New Mexico State project seeks more nutritious chile peppers

LAS CRUCES, N.M. (AP) — It’s no secret that chile is a popular and essential crop in New Mexico.

Now researchers at New Mexico State University are working to develop more nutritious and better-yielding chile pepper varieties to improve overall productivity in the nation’s top chile-producing state.

Dennis Nicuh Lozada, the school’s chile pepper breeder and director of the Chile Pepper Breeding and Genetics Program, is leading the four-year project.

It’s funded by a nearly $489,000 grant from the National Institute of Food and Agriculture, which is part of the U.S. Department of Agriculture.

Lozada said the project’s goal is to develop chile pepper varieties with improved nutritional quality and yield through a deeper understanding of the genetic basis underlying these traits.

Work on the project began this spring at NMSU’s Leyendecker Plant Science Research Center in Las Cruces.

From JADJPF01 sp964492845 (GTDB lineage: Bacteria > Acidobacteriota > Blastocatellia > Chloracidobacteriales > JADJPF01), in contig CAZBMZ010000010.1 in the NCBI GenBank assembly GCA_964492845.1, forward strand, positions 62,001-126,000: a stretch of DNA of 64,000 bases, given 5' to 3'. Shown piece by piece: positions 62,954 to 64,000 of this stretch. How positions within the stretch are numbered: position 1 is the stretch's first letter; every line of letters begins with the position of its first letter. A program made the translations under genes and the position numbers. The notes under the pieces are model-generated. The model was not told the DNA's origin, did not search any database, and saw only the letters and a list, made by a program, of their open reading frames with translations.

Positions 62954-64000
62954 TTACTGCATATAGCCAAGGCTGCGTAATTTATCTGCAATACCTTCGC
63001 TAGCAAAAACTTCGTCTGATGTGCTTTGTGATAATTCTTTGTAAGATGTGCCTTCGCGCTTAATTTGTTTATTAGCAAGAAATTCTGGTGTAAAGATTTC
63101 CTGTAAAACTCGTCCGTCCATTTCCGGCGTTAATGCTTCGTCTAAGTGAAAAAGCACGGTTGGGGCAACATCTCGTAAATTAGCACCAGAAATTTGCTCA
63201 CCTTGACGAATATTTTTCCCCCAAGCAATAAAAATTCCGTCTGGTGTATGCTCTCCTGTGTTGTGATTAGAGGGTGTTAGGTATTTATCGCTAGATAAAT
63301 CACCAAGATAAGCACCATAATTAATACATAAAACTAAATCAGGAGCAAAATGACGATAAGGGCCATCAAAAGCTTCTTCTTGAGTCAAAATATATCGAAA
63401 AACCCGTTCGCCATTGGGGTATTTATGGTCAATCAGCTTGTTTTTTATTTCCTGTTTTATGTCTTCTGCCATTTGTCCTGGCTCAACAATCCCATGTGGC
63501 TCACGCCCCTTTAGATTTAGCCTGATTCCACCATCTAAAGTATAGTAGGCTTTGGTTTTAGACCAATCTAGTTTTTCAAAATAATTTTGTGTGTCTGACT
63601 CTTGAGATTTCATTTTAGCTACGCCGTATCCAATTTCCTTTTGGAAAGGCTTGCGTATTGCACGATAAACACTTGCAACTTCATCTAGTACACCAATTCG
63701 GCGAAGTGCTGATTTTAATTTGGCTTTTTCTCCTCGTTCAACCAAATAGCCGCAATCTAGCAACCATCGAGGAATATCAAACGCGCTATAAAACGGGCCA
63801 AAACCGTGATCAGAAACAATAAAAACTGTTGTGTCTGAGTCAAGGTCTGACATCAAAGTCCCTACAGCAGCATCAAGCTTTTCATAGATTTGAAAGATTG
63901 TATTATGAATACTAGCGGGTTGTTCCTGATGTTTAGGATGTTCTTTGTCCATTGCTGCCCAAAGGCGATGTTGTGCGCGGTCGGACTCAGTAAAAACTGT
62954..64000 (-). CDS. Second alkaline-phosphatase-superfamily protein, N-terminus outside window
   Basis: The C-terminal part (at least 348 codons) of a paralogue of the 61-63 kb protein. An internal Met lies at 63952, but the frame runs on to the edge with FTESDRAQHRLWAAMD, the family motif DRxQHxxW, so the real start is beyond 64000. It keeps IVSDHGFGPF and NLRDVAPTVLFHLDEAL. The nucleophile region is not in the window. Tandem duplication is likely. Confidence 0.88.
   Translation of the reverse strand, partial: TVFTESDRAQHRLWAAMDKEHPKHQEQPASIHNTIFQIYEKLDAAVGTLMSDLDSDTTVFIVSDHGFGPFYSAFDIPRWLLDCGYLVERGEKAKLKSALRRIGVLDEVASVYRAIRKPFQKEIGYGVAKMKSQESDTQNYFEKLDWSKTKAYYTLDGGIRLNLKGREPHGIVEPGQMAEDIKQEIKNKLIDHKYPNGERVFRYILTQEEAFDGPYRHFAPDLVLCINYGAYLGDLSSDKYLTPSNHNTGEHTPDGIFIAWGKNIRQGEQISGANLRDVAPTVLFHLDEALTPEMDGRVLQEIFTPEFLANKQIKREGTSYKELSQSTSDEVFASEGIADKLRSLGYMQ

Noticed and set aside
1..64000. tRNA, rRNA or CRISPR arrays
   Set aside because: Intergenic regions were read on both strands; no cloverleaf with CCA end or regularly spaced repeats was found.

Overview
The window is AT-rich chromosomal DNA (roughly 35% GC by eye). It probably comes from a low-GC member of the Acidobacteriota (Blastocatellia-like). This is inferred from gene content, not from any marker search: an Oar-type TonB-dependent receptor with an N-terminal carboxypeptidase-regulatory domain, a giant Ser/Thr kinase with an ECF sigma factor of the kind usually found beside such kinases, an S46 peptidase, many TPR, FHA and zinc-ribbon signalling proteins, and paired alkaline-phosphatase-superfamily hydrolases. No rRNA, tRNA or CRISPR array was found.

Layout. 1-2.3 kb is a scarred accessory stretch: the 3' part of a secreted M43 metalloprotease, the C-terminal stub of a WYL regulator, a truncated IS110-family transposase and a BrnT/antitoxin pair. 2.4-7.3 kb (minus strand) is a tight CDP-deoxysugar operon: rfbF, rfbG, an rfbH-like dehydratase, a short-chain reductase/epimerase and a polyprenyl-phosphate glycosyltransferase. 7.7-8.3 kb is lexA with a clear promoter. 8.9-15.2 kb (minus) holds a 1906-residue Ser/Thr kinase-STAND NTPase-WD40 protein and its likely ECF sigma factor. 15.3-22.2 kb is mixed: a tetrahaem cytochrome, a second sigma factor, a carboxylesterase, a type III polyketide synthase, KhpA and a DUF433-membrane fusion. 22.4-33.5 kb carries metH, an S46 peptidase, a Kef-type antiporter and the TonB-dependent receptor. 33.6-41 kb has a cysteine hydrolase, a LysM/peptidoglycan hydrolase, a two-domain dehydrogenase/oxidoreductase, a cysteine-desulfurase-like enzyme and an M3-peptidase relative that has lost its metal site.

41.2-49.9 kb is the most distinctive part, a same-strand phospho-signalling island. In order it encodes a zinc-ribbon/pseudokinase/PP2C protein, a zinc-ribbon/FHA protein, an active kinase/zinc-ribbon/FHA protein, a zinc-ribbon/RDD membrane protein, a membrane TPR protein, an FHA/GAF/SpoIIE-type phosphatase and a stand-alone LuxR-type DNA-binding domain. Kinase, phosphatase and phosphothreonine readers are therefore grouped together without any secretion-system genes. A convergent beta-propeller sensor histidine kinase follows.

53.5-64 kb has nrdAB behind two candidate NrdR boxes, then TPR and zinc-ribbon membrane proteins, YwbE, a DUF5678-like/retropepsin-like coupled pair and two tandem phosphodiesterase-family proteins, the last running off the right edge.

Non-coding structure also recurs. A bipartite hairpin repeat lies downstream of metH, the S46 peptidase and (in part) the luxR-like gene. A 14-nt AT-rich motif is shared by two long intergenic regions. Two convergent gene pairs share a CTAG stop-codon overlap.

Lozada’s research team is using two novel genomic approaches – genome-wide association studies and genomic selection – to accelerate the selection, breeding and development of chile pepper varieties with improved nutritional content and yield.

The researchers will first use genome-wide association studies to identify genetic markers linked with fruit morphology, nutritional content and yield in New Mexican chile peppers.

They then will implement genomic selection for fruit morphology, yield and nutritional quality-related traits and evaluate the effects of different factors on genomic selection accuracy.

Finally, the researchers will develop molecular markers that improve fruit morphology and nutritional content in chile peppers.

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